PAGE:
Thursday 14 October 2010


As most of you know, the rescue of the Chilean miners was successfully carried out yesterday, resulting in all 33 miners being brought to surface – those of you that are not aware of this have clearly been trapped in a mine, perhaps next to theirs? It is a testament to the profound will of humans to survive that those men lasted down there for 69 days. I know being claustrophobic I would’ve lasted all of 69 minutes. Two months in a dark, damp hole with 33 others, all clamoring for air and sanity?? I’m telling you that is up there on the top of my list as things I don’t want to experience in this lifetime…or the next one either. :-)

Can you imagine being the last miner to be brought up from down there? Talk about pulling the short straw. How do you even decide that after not tasting freedom for so long. I know I’d be the one kicking, clawing and walking on the backs of others to get myself in that rescue capsule first. I’m not proud of this fact, I blame my fear of small places; it is a powerful phobia. Apparently the first miners to come to the surface were the most fit and the most technically savvy so they could advise the rescue teams. The last man was the shift supervisor who volunteered to stay behind until all of his team was safe. Now that’s true leadership in the face of adversity.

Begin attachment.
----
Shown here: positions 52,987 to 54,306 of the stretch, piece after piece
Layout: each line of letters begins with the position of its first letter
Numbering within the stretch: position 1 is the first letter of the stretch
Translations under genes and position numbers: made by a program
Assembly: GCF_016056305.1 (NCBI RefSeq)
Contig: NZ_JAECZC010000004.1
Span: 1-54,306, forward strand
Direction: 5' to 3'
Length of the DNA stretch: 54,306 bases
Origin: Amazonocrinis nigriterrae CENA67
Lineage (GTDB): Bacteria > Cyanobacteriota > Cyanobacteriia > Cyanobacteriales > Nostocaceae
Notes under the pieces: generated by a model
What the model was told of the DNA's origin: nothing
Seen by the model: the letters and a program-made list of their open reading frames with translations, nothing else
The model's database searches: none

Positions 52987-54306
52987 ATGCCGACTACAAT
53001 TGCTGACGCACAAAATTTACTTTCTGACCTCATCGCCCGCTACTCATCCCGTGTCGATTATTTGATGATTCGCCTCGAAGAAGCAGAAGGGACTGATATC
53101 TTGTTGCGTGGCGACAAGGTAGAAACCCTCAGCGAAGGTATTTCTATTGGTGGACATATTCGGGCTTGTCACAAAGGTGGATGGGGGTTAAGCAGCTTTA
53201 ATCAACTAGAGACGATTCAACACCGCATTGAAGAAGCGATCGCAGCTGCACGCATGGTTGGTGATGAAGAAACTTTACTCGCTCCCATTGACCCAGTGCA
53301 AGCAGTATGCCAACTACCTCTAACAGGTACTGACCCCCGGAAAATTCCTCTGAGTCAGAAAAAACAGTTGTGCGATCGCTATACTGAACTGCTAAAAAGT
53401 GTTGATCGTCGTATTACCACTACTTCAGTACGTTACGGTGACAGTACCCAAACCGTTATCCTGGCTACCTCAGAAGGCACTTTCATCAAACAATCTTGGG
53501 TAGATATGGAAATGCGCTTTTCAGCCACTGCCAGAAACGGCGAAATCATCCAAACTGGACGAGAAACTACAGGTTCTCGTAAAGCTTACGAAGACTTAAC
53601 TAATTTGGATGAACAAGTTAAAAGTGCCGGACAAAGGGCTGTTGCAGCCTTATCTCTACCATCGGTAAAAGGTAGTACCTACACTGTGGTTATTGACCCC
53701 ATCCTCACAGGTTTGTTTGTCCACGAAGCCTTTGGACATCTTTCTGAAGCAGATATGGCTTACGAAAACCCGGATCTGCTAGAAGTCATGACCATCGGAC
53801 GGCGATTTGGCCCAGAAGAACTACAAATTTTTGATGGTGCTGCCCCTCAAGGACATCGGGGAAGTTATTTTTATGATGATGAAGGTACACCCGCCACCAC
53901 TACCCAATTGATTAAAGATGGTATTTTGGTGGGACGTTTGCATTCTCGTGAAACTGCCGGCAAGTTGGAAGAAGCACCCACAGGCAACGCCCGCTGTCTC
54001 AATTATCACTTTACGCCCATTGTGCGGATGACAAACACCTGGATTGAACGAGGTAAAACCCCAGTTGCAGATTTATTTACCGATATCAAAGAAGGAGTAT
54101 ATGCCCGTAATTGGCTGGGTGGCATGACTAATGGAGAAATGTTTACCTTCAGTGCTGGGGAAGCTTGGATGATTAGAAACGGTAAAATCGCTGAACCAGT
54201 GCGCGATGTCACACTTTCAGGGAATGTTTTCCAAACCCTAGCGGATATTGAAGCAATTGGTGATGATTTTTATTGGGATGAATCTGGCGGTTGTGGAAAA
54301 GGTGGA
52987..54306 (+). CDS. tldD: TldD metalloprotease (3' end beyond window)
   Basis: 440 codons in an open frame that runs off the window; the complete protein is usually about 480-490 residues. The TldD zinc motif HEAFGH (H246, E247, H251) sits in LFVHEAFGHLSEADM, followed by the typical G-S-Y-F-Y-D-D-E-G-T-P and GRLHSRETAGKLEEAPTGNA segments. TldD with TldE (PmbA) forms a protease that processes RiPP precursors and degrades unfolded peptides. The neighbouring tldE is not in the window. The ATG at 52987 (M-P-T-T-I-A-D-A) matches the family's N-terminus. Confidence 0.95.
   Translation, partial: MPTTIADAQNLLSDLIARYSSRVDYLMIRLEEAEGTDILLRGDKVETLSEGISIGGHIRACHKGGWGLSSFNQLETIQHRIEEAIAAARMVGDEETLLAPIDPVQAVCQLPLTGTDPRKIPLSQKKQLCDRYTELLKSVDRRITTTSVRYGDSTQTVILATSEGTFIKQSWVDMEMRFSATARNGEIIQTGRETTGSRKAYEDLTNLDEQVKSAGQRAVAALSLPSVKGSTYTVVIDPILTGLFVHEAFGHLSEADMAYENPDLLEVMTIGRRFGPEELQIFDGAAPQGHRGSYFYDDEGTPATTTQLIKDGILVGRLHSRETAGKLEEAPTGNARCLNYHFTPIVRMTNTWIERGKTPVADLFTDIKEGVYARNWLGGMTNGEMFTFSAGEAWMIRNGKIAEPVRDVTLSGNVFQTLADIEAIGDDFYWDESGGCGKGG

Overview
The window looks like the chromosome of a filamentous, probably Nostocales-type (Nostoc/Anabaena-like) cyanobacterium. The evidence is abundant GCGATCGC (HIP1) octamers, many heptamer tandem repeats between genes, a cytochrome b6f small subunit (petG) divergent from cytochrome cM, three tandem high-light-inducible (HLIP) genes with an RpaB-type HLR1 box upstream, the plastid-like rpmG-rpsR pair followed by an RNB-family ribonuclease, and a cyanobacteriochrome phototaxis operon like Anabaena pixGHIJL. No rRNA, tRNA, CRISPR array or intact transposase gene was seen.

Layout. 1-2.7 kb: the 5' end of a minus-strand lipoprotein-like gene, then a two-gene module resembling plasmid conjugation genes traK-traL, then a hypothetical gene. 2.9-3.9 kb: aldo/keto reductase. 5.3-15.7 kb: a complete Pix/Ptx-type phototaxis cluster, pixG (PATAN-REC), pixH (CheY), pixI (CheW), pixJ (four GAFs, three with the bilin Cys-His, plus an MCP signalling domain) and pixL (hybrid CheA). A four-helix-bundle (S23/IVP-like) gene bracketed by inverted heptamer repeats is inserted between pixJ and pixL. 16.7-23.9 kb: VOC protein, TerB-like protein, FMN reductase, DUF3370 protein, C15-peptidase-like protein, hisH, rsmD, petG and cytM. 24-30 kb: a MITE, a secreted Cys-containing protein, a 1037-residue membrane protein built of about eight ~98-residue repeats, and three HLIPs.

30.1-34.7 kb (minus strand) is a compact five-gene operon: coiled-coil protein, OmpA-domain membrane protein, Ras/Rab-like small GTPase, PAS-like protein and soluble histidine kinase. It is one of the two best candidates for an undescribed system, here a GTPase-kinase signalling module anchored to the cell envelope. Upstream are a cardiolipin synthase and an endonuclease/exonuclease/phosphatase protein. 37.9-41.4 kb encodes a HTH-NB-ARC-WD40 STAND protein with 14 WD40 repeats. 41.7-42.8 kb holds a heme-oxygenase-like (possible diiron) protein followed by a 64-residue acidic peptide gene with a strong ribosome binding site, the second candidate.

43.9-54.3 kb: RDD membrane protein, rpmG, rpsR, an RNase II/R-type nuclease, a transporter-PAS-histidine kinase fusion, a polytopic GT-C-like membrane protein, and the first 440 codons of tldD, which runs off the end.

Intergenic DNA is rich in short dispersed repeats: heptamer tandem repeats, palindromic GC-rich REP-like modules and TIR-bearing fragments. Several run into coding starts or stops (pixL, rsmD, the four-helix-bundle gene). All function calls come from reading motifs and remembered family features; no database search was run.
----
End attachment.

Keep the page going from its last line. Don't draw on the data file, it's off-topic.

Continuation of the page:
I wonder what the first thing each of them will want to do once they’re on their own? I’m thinking bathe will top the list..or sleep in clean, soft sheets…or how about stuff hot gourmet food down their throats until their stomachs hurt. Anything but canned tuna! Then again, maybe it is the most simple of things that would taste and feel the sweetest. Simply breathing clean air for starters, or getting a long heartfelt hug from a loved one. One man as he was wheeled away asked his wife how the dog was? Talk about maintaining one’s sense of humor in the face of excruciating circumstances. Give that man a raise for godsakes! And get him that dog!

I think that is the most astonishing thing of all about this whole traumatic incident – that most of these men, even the severely infirm ones, kept a level head and a sense of humor about their situation. Not only did they bond together, but also they collectively decided that they would never discuss in detail what went on down there. I think the greatest thing that one of them said was that he doesn’t want to be treated like a celebrity, he wanted to be treated like the man that he was, the worker, the miner. How utterly refreshing, and the mere fact he’d consider going back into a mine boggles the mind. I’d rather lick the hair on a donkey’s backside. But that’s me. 

Here's to victory!
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